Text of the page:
The likely return of Jarryd Hayne has the rugby league community buzzing ahead of Sunday's clash between the Titans and Warriors, but in Tonga the population is eagerly awaiting a different feature of the Round 22 match.
Mate Ma'a Tonga representative centres Konrad Hurrell and Solomone Kata will be marking up on each other for the first time in their NRL Telstra Premiership careers, in a meeting of power, speed and light-hearted verbal sledges in Tongan.
The match will also be the first time Hurrell has come up against the Warriors, the club he starred for at Holden Cup level and played 71 first-grade games for between 2012 and midway through this season, before being granted a release to join Gold Coast.
"Those two are the golden boys from Tonga, so whoever wins I think he gets to own a village or something," Warriors prop Albert Vete joked to NRL.com
"'Solo' (Kata) will be trying to win his village… I think it is going to be a good match-up between them, Konrad is obviously going to be out to prove a point.
"Solomone is pretty solid on defence and 'Konny' (Hurrell) is a good attacker, Konny is going to push Sol's defensive boundaries because I don't think he has come up against a player before who runs like Konny.
"But the thing with Sol is that he is pretty footy smart and he can pass, kick and run the ball just as well as Konny."
Hurrell heads into the game at Cbus Super Stadium off the back of a strong showing against the Sharks on Monday night, in which he ran for 192 metres, made a line break and set up a try with a deft offload in heavy traffic.
For Kata, who has been among the Warriors' most-consistent performers this year with 10 tries in 18 games, it's all about limiting his countryman's time on the ball.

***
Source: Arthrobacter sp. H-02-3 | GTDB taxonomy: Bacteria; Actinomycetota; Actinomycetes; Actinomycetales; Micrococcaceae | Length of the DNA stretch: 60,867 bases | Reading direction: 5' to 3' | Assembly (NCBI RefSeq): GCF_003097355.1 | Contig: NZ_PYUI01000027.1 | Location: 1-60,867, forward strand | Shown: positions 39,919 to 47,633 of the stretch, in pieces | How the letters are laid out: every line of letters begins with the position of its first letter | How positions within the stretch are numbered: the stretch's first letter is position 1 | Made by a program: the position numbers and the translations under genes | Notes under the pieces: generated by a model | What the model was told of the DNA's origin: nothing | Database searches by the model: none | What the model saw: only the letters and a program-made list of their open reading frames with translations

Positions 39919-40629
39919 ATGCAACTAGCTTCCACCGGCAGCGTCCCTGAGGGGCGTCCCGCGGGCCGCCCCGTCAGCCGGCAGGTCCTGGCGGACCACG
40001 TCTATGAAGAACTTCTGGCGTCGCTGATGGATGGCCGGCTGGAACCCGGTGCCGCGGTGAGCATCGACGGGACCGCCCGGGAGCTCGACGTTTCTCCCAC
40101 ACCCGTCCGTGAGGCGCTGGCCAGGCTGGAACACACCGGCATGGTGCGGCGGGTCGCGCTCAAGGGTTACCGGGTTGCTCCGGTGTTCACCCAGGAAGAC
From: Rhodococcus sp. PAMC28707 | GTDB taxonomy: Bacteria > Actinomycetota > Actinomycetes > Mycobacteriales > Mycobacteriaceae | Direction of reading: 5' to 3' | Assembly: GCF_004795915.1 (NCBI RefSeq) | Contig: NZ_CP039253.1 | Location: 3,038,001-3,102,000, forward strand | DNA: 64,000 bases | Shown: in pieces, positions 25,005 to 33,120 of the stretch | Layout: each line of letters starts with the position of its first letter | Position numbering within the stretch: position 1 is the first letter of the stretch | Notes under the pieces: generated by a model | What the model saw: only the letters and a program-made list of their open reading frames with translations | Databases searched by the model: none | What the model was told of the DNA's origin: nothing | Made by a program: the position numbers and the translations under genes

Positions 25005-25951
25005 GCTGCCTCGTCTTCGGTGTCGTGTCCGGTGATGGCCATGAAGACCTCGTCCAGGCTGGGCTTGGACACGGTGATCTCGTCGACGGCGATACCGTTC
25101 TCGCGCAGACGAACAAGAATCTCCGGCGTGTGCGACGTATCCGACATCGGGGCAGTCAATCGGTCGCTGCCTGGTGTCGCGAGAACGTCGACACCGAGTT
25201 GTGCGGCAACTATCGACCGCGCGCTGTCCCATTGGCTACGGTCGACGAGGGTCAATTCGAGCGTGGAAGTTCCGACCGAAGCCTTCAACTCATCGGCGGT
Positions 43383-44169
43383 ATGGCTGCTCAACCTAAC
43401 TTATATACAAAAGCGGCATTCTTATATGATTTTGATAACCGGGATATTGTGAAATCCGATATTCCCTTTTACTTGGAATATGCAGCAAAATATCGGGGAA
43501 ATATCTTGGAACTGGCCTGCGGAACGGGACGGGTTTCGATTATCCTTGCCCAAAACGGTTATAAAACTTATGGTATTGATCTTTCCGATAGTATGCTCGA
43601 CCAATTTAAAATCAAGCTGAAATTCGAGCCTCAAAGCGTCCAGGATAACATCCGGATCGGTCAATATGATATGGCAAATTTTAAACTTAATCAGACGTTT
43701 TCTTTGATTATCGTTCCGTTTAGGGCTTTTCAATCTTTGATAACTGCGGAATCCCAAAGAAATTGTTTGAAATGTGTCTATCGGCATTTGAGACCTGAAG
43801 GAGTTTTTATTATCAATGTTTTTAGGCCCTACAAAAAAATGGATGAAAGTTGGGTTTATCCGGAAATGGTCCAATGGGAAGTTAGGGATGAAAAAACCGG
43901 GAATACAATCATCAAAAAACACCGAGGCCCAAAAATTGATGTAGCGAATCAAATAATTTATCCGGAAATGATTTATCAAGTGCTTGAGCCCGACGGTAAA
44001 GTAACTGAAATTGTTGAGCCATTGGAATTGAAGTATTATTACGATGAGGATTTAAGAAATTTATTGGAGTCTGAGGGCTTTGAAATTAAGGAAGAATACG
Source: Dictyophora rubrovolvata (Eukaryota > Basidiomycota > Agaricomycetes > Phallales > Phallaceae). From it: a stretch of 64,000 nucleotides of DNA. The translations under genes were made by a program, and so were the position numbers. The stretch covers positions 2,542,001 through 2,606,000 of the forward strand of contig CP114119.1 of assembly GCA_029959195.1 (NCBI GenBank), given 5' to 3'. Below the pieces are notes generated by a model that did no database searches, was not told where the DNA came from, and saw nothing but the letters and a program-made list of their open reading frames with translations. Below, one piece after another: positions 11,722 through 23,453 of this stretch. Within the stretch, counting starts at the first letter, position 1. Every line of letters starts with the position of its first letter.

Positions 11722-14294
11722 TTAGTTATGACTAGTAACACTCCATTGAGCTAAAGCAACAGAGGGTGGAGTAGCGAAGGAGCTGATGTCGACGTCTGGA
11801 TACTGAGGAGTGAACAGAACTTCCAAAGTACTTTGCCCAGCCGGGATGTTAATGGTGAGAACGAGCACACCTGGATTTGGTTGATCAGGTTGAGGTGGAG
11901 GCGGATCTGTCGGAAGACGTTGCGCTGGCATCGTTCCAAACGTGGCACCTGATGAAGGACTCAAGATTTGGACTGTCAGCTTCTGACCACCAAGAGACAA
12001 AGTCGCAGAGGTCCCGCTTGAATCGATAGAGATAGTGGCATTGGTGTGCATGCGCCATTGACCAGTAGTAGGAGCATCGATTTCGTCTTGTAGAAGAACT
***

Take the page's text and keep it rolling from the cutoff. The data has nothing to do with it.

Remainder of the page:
"I watched Konrad's last game against the Sharks, he is playing really well at the moment, so the main thing for me is trying to stop him and that is what I will prepare to do," Kata told NRL.com.
"I'm not worried about scoring tries, the main focus all year has been on the defensive side.
"But I am looking forward to it and I know he is looking forward to it as well.
"We have been messaging a bit, we keep in touch, but we haven't talked about this week's game, we have stayed away from that.
"Before most of my games since he left the club, Konrad has flicked me a message to say good luck, and Manu Vatuvei and I have video called with him as well."
On a trip back to Tonga last year Kata set his family up with satellite TV so his parents and siblings could watch his games.
In a country where live television broadcasts are hard to come by, Kata expects his family home to be packed to the rafters come kick-off on Sunday.
"I paid for the satellite TV back at home so they could watch my games, I always call them after my game now to see if they watched it, and when they did that makes me happy," Kata said.
"Some of the village might end up at their house to watch this weekend."